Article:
Oberlin College, known as much for ardent liberalism as for academic excellence, canceled classes on Monday and convened a "day of solidarity" instead, after a person wearing a robe and hood appeared near its Afrikan Heritage House early Monday morning in the latest in a string of what it described as hate-related incidents and vandalism.
In the last month, a number of racist and antigay messages have been left around campus, a jarring incongruity in a place with the liberal political leanings and traditions of Oberlin, a school of 2,800 students in Ohio, about 30 miles southwest of Cleveland. Guides to colleges routinely list it as among the most liberal, activist and gay-friendly schools in the country.
The sighting of the person on Monday, "in addition to the series of other hate-related incidents on campus, has precipitated our decision to suspend formal classes and all nonessential activities for today, Monday, March 4, 2013, and gather for a series of discussions of the challenging issues that have faced our community in recent weeks," according to a statement issued by Marvin Krislov, Oberlin's president, and three college deans.
A number of the incidents are being investigated by the college's security staff and the Oberlin city police.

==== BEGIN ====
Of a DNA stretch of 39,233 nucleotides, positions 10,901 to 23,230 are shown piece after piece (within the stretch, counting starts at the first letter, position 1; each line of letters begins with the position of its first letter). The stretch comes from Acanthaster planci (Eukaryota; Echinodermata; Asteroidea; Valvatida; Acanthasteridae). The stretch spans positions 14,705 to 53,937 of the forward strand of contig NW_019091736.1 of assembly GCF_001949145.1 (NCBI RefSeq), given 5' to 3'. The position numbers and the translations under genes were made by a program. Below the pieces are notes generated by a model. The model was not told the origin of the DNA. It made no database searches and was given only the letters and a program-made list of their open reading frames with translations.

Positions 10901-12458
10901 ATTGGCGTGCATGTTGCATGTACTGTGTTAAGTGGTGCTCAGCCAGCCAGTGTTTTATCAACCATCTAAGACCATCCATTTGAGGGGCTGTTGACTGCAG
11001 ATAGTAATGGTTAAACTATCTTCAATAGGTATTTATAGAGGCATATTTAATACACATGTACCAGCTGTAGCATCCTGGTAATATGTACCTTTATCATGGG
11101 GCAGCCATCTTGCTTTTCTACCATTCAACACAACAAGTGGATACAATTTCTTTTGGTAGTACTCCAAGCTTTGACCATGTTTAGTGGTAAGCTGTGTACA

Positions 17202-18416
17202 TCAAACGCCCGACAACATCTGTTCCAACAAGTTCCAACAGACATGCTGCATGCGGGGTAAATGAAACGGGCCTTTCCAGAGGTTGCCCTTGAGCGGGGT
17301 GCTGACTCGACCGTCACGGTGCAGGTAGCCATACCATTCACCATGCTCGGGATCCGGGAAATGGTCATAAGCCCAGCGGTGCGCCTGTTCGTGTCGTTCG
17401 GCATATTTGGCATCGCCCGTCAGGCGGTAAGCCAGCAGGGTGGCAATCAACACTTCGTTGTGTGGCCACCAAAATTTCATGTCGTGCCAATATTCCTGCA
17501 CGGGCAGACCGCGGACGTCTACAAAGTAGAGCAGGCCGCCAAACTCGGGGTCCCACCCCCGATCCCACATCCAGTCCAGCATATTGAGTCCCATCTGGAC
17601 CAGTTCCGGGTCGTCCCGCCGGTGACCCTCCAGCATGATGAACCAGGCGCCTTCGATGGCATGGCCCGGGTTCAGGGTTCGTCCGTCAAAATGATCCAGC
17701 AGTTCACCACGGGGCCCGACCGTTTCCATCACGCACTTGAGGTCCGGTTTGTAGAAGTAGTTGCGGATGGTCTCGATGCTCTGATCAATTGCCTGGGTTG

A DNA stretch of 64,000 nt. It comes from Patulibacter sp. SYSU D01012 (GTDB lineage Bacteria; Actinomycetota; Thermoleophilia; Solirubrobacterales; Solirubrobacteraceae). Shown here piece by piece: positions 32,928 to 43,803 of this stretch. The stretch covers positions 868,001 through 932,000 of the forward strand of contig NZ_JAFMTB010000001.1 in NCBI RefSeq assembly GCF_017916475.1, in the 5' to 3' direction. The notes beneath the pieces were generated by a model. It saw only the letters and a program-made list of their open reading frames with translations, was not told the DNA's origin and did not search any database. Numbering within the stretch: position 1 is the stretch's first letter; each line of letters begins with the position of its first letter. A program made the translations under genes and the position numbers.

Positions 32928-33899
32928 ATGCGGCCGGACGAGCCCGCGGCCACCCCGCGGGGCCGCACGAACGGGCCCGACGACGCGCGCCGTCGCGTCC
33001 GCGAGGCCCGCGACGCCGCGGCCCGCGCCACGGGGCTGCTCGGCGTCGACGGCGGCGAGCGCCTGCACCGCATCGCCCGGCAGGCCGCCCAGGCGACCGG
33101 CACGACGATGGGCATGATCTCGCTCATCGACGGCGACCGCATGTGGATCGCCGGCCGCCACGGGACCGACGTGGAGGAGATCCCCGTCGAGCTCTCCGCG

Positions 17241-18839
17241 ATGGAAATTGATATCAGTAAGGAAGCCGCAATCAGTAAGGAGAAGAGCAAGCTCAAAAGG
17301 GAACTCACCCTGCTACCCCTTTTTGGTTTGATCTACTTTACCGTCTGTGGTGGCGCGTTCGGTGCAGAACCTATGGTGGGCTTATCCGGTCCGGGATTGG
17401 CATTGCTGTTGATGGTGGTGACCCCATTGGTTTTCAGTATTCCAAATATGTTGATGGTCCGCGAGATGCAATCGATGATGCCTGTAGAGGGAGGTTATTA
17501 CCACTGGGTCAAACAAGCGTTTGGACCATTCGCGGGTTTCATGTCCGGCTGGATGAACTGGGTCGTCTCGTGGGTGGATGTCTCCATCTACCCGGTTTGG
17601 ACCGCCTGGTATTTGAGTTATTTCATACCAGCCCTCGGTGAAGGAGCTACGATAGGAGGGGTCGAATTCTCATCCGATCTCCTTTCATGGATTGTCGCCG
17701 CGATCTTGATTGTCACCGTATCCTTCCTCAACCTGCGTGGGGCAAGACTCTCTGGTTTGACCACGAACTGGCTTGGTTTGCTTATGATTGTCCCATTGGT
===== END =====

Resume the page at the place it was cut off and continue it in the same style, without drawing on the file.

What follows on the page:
The incidents are deeply disturbing to students who saw the college as a protected universe, said Meredith Gadsby, the chair of the Afrikana Studies department, which hosted a teach-in at midday attended by about 300 students. "As inclusive as Oberlin has been historically and is at present, Oberlin also exists in the world," she said.
Dr. Gadsby said the bias incidents caused students to fear for their safety. One purpose of the teach-in was to make them aware of groups that have formed, some in the past 24 hours in dorms, to respond.
"They'll be addressing ways to publicly respond to the bias incidents with what I call positive propaganda and let people know, whoever the culprits are, that they're being watched, and people are taking care of themselves and each other," she said.
Other events scheduled for Monday included a demonstration and a convocation, as well as meetings of campus groups.
"I'm not sure why anyone is doing it, but those actions have made people uneasy and say we need to come together and discuss this," said Scott Wargo, an Oberlin spokesman.
Founded in 1833, Oberlin was one of the first colleges in the nation to educate women and men together, and one of the first to admit black students. Before the Civil War, it was an abolitionist hotbed and an important stop on the Underground Railroad.
Anne Trubek, an associate professor in the English department, said that in her 15 years at Oberlin there had been earlier bias incidents, but none as provocative as the current ones. "They were relatively minor events that would not be a large hullabaloo elsewhere, but because Oberlin is so attuned to these issues they get addressed very quickly,'' she said.education
This article originally appeared in The New York Times.